The national average asking price of property coming to market is to remain flat at 0% in 2019, according to a Rightmove forecast.
The portal said that the increase in political and economic uncertainty will have a ‘detrimental effect’ on the current fundamentals of the housing market.
Prices in parts of the more buoyant northern half of the UK are set to rise by 2-4%. However, this will be offset by new sellers adjusting their prices downwards in parts of the south.
With this, Rightmove predicts that prices in the London commuter-belt regions will fall by around 2%, while Greater London will slow its current annual rate of decrease from -2.4% to an average fall of -1%.
Miles Shipside, director and housing market analyst at Rightmove, said that although buyer affordability is stretched in some parts of the UK due to house price rises having outstripped wage rises, the underlying fundamentals supporting the housing market are currently sound.
“Positive employment data and affordable mortgage interest rates at high loan-to-value ratios are key to keeping property prices broadly in line with current levels,” he said.
“Buyer sentiment has been helped by recent interest rate rises not being fully passed on, which may continue to be the case with any future base rate rises as long as healthy competition remains among lenders keen for new business.”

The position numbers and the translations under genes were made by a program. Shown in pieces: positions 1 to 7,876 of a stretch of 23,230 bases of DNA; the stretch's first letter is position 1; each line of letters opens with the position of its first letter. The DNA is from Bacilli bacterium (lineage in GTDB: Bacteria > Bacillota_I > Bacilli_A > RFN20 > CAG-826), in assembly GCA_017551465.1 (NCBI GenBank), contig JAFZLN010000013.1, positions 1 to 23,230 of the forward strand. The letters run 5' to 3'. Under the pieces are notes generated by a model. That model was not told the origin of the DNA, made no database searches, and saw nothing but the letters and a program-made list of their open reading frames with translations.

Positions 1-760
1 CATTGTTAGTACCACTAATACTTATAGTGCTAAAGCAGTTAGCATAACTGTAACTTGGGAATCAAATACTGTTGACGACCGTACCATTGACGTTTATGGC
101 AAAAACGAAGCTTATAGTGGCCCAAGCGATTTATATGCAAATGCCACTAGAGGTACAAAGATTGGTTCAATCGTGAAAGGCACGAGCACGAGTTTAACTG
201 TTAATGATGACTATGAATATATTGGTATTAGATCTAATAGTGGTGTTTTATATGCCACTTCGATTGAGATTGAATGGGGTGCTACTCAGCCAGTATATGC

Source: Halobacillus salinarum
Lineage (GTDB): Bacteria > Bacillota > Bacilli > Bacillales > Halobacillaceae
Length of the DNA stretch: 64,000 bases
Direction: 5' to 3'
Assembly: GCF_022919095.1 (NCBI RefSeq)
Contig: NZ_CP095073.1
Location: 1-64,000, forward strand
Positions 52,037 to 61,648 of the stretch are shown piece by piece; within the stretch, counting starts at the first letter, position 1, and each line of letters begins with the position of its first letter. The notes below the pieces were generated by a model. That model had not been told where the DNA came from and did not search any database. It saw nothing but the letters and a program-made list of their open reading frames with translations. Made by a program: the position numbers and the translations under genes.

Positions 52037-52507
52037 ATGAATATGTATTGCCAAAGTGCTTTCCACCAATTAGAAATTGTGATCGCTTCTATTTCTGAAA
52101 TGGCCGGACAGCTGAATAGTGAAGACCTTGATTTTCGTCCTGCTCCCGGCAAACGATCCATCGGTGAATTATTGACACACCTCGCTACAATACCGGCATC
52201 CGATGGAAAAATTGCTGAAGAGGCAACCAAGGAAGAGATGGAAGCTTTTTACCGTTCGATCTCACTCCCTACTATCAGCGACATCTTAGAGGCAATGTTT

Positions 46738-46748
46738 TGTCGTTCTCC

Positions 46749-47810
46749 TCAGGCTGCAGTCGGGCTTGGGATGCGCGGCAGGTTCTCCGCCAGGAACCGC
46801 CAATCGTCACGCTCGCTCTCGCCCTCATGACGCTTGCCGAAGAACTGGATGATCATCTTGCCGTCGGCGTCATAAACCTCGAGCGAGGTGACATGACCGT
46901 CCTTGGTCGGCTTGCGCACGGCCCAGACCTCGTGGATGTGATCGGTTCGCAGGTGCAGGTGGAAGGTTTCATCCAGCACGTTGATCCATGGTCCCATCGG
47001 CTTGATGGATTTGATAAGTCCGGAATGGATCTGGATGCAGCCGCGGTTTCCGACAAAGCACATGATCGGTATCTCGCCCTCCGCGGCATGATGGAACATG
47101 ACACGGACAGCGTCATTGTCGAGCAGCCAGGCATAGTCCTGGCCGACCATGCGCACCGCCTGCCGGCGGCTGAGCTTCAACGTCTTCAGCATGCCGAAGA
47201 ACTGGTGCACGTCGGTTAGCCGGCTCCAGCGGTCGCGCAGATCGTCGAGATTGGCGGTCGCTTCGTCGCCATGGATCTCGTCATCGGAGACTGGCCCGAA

Since the financial crisis in 2008, many parts of the northern half of the UK have seen marginal or relatively modest price increases. According to Rightmove, these areas will continue to see price rises, though tempered by affordability constraints.
In contrast, regions in and around the influence of London have seen prices by an average of around 40% in the last five years. Rightmove forecasts that these areas will continue to see modest downward price adjustments in 2019.
Shipside continued: “Agents in some locations are reporting that home movers are being negatively influenced by the ongoing political uncertainty, and a more certain outlook would obviously assist market sentiment.”
“Whilst uncertainty traditionally deters some discretionary movers, particularly at the high end of the market, there are many would-be buyers and sellers who will be getting on with their lives and will be keeping the market moving.”